The first one is to make sure you do one-on-ones with everybody, at least at first, and let each individual decide if they want to continue or not. Then, let them know how to best engage you if they want to pickup the one-on-ones again after having stopped them. If you just start with a couple of people you might be less overwhelmed alright, but people might wonder why you chose Kathy or Franklin. Favoritism? Do they have a problem? Gossip and too much imagination can spin off of this.
Still on the gossip side, do not let the one-on-ones become chats about others. It is about you and the person in front of you. We might certainly need to mention third parties to explain or understand situations or just as a casual chat. But letting people vent too much about someone else's action might instill a laissez-faire feeling as if it was OK to gossip about people. Remind your people this is "me" time for them. Why waste time on someone else's problems?
Therapists are expensive for a reason and the Scrum Master, in very few exceptions, is no licensed therapist. It is important to recognize when we can and when we cannot help our team member in certain chats and do our best to send them on a direction of someone more qualified if the issues and opportunities they want to discuss are beyond Agility, Scrum and healthy team practices. Similarly, sometimes the conversations are more HR cases than Scrum Master help. Keep a keen eye, but do not just dismiss your team member. Guide them. Discuss with them if a therapist or HR folk should be involved and explain why you see things this way.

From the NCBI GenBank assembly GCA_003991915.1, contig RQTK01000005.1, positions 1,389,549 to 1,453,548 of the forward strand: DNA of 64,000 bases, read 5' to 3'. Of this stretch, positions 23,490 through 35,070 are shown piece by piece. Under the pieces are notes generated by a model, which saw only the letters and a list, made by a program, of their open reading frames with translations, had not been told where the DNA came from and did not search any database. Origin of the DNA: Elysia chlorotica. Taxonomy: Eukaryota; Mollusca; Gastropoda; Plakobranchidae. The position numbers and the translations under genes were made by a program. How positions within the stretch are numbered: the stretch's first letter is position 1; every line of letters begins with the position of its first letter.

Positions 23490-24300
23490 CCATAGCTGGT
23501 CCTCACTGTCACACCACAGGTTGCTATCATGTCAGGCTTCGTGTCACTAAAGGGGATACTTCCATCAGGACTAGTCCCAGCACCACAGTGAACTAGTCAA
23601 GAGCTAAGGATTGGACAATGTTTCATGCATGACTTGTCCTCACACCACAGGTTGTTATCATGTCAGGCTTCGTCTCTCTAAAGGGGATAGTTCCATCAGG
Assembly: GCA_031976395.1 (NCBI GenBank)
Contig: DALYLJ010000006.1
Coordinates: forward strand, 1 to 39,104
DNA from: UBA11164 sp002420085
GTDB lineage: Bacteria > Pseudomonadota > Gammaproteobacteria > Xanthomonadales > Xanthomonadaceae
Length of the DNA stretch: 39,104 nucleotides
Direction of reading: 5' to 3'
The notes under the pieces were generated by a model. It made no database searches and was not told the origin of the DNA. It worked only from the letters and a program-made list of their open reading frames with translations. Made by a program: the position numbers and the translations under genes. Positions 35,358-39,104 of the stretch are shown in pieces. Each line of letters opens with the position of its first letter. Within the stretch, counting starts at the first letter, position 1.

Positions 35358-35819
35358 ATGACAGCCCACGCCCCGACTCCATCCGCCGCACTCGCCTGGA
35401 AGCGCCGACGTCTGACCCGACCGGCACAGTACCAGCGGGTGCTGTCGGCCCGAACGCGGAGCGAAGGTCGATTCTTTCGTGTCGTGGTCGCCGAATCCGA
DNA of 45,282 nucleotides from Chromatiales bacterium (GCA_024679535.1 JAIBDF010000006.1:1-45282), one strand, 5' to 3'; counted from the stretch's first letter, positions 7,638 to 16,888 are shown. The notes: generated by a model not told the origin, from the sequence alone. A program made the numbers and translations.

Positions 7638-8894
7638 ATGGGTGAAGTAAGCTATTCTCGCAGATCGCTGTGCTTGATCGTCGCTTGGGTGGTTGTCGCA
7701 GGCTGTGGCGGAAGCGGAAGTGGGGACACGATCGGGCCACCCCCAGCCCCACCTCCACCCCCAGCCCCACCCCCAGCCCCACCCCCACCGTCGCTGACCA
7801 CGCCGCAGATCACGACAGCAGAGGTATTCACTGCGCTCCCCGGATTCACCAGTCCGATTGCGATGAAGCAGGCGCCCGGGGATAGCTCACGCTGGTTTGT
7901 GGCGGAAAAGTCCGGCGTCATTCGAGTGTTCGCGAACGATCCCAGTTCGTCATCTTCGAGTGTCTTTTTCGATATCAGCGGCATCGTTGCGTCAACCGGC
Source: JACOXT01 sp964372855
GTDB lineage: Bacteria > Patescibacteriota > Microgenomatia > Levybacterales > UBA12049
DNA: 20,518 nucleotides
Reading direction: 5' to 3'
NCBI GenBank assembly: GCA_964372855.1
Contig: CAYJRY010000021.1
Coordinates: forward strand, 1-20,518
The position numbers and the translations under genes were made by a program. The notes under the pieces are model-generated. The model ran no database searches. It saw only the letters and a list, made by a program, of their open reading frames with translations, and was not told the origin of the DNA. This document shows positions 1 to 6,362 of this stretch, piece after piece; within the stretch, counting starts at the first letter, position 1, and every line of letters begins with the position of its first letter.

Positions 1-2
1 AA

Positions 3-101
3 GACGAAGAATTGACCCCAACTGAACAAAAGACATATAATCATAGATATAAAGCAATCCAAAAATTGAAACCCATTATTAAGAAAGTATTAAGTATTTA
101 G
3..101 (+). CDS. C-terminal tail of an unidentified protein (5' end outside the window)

Because it is all about the trust! Imagine if you just g to your HR and mention something you learned in your last one-on-one. These are private, confidential conversations. You would have just broken the trust, the hard earned trust, by taking action or sharing confidential information without asking for permission first. I would even say that more than asking permission, redirect the person to proper new services instead of acting as an intermediary. It is always best that people make their own decisions, no matter how hard they are. You are there for support only in such cases.
Last but not least, I learned to not let team members try to use me, the Scrum Master, as a way to fix their dysfunctions. A lot of team issues need kind but open and direct discussions with all members present. Just having team members complain to the Scrum Master _you!_ and hope that you will get all issues "fixed" is unfair and is a wreaking stance for your team. Use those opportunities to teach your team members the importance of honesty and feedback and when you feel up to it, explicitly coach them through the process.
In the end
It is very much a decision every Scrum Master must make for oneself. You are not forced to have one-on-ones and there is no hard and fast rule on how to avoid the pitfalls should you decide to host those chats with your team members.
With open communication and a kind heart I believe even the most beginner Scrum Masters can start doing one-on-ones early on as a way to help their teams. Remember to prepare for those and establish your own ritual on how to start and end those conversations. Ask for opinions and discover how others do them in the Scrum Master community around the world!